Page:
I head down the other side towards the Charles Bridge, which is still crowded. The portrait artists are still there – probably the same ones I saw in 2014.

Charles Bridge

I find the Charles Bridge Restaurant where the Rainbow Spring registration is happening. ‘No, I don’t need a free travel pass, I bought one at the airport.’ There is a look of consternation from the young man handing out the bags and event invitations.

the Steps down

I might go to the party on Saturday evening but sadly can’t do the picnic on Sunday afternoon as I fly out in the morning. I am dying for a beer, something the Czechs do well. I sit in the downstairs restaurant overlooking water where the pedalloes are being returned. The kitchen is struggling and even though the waiters are running around looking efficient, my Salmon pasta, is only just warm and too small to carb up enough for tomorrow. I have to order a pear in pastry but when it eventually arrives floating in a thin caramel, it is also tepid – not recommended.

My Out to Swim team-mates have spent all day walking around the city and have fallen asleep – so we don’t meet up. I’m remembering coach Nathan’s advice to get a good night’s sleep before a race. The trouble is the hotel mattress is super firm and thin. It’s unable to embrace the sticky-out bits of my body.

The best pool in town

It’s an eleven o’clock warm-up at the ‘Best pool in town.’ This leaves plenty of time to fill up the tank at breakfast. It’s all a bit of a shock to the system that there’s no fruit, but I’ll cope. Once again, the public transport carries me to the Sutka Aquacentrum, high in the suburbs and overlooking the city. I’m recognised by guys who were at the  Amsterdam Valentine’s meet earlier in the year and that’s a nice feeling of camaraderie – one from Frankfurt and an American living in Switzerland.

Out to Swim team – trio

Paul and Rory have been hanging out with two guys from Paris Aquatique – apparently the rest of their team are in the Canary Islands on a Swim Camp preparing for the Gay Games in August. The pool here is amazing. It has a stainless steel adjustable bottom and sides and there are clear Perspex walls at each end to protect officials from being splashed.  The water is nice and cool and the lane ropes have no sharp spikes to lacerate my wrists in backstroke. There is speculation that they won’t calm the water so well. I think it’s marginally more choppy.


There’s a good European turn-out here today, especially from Spain, The Netherlands and Germany. Certainly, there are more than in 2014 so I guess that everyone is getting ready for the Gay Games. I always hate starting of a race meet with 100 metres backstroke. It’s a tough race and I do better starting off with freestyle. The backstroke hurts and is a bit slow. By comparison the 400 freestyle is more comfortable.


The younger guy next to me is level pegging for the first 100 metres, then he takes off and I let him go. To my left I glimpse a guy turning after me so I’m safe. There is no electronic board, so no way to tell how we did in the heat.

After the swim
The Out to Swim Paris Aquatique relay team

Both Paul and I are collecting gold medals. He has competition in his age group so he’s pleased that some of Out to Swim fast swimmers are not here. He has a great meet with all Long Course personal bests. Rory and Paul have formed a relay team with the two Paris Aquatique guys to do the 4 x 50m Medley and Freestyle. This is all great experience for Rory, who has only been swimming for six months and its only the second race meet in his life. We don’t know yet how the relays did but they looked good.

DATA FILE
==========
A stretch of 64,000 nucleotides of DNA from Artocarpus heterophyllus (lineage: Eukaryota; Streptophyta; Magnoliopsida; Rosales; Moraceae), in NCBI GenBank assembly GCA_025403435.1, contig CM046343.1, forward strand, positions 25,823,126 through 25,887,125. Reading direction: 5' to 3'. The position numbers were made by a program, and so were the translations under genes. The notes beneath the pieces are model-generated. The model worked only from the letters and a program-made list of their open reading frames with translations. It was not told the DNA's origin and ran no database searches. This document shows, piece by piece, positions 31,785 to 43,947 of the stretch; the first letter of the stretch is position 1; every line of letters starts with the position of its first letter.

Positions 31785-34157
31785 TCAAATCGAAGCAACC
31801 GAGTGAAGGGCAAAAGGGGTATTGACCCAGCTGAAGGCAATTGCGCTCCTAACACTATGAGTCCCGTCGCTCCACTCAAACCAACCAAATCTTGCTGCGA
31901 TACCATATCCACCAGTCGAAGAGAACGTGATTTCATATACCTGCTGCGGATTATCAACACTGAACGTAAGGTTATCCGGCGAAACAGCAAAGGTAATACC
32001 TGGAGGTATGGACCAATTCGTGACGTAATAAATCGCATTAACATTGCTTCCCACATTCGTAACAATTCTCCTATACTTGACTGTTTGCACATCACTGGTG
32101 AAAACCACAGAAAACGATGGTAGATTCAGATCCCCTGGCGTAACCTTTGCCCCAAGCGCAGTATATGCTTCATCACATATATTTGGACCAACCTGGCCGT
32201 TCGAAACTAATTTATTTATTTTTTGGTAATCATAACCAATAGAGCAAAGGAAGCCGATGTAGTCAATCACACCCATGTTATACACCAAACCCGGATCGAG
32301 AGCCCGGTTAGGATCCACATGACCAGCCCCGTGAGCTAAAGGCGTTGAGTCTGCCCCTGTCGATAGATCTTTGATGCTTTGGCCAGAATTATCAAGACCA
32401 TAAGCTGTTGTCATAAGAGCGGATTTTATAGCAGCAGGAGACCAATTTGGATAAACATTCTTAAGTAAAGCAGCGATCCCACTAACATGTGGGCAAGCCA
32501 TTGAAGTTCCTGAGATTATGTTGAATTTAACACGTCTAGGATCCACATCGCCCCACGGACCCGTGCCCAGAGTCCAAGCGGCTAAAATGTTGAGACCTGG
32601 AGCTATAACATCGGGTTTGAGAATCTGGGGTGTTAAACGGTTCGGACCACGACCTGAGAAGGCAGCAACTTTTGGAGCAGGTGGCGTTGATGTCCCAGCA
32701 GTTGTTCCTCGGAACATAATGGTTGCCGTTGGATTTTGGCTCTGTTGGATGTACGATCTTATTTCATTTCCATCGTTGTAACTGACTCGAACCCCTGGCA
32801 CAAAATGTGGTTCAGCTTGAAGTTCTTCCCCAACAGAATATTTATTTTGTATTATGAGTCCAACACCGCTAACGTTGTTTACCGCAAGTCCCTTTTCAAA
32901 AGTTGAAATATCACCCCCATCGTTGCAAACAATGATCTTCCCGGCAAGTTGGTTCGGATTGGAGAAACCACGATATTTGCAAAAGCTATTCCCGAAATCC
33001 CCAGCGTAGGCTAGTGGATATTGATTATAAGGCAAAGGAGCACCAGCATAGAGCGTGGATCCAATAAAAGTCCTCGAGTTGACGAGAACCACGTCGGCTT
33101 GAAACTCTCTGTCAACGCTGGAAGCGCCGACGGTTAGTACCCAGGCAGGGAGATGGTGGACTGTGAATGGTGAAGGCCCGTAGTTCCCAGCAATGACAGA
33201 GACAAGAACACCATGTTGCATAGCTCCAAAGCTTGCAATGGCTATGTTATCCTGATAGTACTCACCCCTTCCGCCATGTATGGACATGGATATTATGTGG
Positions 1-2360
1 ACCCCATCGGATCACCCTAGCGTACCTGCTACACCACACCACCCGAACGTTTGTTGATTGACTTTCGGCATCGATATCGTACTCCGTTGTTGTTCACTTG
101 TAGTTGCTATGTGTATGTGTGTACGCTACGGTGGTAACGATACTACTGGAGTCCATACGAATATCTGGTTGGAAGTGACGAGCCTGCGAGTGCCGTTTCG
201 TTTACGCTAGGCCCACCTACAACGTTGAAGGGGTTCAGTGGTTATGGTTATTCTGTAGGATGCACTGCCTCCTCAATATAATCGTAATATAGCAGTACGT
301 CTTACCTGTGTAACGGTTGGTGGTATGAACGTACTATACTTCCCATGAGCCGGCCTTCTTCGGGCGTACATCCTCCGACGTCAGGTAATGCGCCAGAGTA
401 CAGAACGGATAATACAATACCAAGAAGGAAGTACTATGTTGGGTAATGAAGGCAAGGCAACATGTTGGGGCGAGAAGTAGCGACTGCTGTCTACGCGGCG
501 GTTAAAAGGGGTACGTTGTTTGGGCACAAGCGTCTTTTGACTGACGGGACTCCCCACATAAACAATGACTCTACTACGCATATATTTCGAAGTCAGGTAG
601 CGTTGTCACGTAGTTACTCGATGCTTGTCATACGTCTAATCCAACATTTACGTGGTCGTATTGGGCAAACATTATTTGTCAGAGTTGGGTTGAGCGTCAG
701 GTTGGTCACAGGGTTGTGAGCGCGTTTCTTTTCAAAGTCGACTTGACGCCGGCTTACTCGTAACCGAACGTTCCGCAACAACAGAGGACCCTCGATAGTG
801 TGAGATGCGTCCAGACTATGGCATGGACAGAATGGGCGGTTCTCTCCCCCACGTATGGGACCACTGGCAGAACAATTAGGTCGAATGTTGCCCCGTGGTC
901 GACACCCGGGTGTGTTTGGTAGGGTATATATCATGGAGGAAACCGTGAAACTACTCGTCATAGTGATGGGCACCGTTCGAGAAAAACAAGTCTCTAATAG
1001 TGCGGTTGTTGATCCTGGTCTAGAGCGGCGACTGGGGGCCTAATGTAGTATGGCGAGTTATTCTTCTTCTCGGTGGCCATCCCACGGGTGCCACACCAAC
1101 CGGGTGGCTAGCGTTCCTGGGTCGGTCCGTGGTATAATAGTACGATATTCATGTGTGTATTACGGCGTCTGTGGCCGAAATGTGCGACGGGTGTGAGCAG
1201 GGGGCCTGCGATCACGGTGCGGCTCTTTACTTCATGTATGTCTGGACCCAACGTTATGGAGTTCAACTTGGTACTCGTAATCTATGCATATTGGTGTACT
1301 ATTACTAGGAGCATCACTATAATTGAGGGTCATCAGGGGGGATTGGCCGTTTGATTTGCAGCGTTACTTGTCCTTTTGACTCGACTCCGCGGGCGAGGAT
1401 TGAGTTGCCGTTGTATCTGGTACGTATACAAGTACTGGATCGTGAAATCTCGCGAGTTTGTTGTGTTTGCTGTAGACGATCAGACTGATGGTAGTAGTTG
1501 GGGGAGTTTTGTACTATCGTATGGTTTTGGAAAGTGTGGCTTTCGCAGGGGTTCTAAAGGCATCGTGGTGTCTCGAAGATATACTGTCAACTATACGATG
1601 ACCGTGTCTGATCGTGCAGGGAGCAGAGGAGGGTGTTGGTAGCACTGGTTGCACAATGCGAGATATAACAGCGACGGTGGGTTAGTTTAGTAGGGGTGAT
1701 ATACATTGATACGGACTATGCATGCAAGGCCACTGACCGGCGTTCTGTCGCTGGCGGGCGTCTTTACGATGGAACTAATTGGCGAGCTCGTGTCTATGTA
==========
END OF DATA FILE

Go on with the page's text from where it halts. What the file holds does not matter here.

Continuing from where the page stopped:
Pink Flamingo and medals

The announcer is a jolly fellow, speaking Czech first, then English – the common language for Europeans. He spots the gaps in the hearts as they line up and calls out the missing swimmers. There’s also a DJ with a great play-list (According to Paul).  The day ends with a fun relay with teams pushing inflatable flamingos up the pool. Back in town, I find a pub restaurant for a beer – outside. It’s all tasty – grilled sirloin and chicken breast in a creamy green peppercorn sauce and bright orange sweet potato chips. There’s nothing green in sight, so I’m looking forward to a Spanish salad.

Swimming for My Life

London Aquatic Centre

I’m involved in Out and Active, a project to encourage over 50’s LGBT people to engage in a sport so that they can lead healthier lives.  I’m the writer on the project, interviewing people from different sports clubs and my long-time friend and fellow swimmer, Vicki Carter is leading the project for Out for Sport

My story, Swimming for My Life, along with the others I’m collecting will be on the website, hopefully inspiring older LGBT’s to get active.

Me and TAMS team mate – Auckland at Mt Roskil meet New Zealand

I was Sixty-one when I joined Out to Swim in 2012. As a teenager in New Zealand, I’d belonged to the local swimming club.  We had a key to the town outdoor pool and trained before school – only in the summer – doing kicking and pull, but mostly just swimming up and down.  Our parents organised a swimming coach to sort out our style and technique and he also taught us butterfly – unheard of in our part of the world.  I won the championship at our small rural high school and so thought myself a pretty good swimmer, going on to compete at University meets where I came last in everything. For the next forty years I’d go swimming maybe once a week, do twenty lengths and then get out.

LAC ready for Out to Swim’s meet GLLAM in 2017

I’d been on a round the world adventure with my partner getting as far as New Zealand. He died there suddenly and when I returned to the UK. My long-time friend, Vicki Carter, who was going to teach my partner to swim properly, suggested I join Out to Swim.  I’ve always believed that joining a group is the best way to meet new people and I knew I needed some way of dealing with my bereavement, so I looked up the website, chose a session and headed for the first of three free introductory swims.

Representing Middlesex in the inter-county challenge – Portsmouth.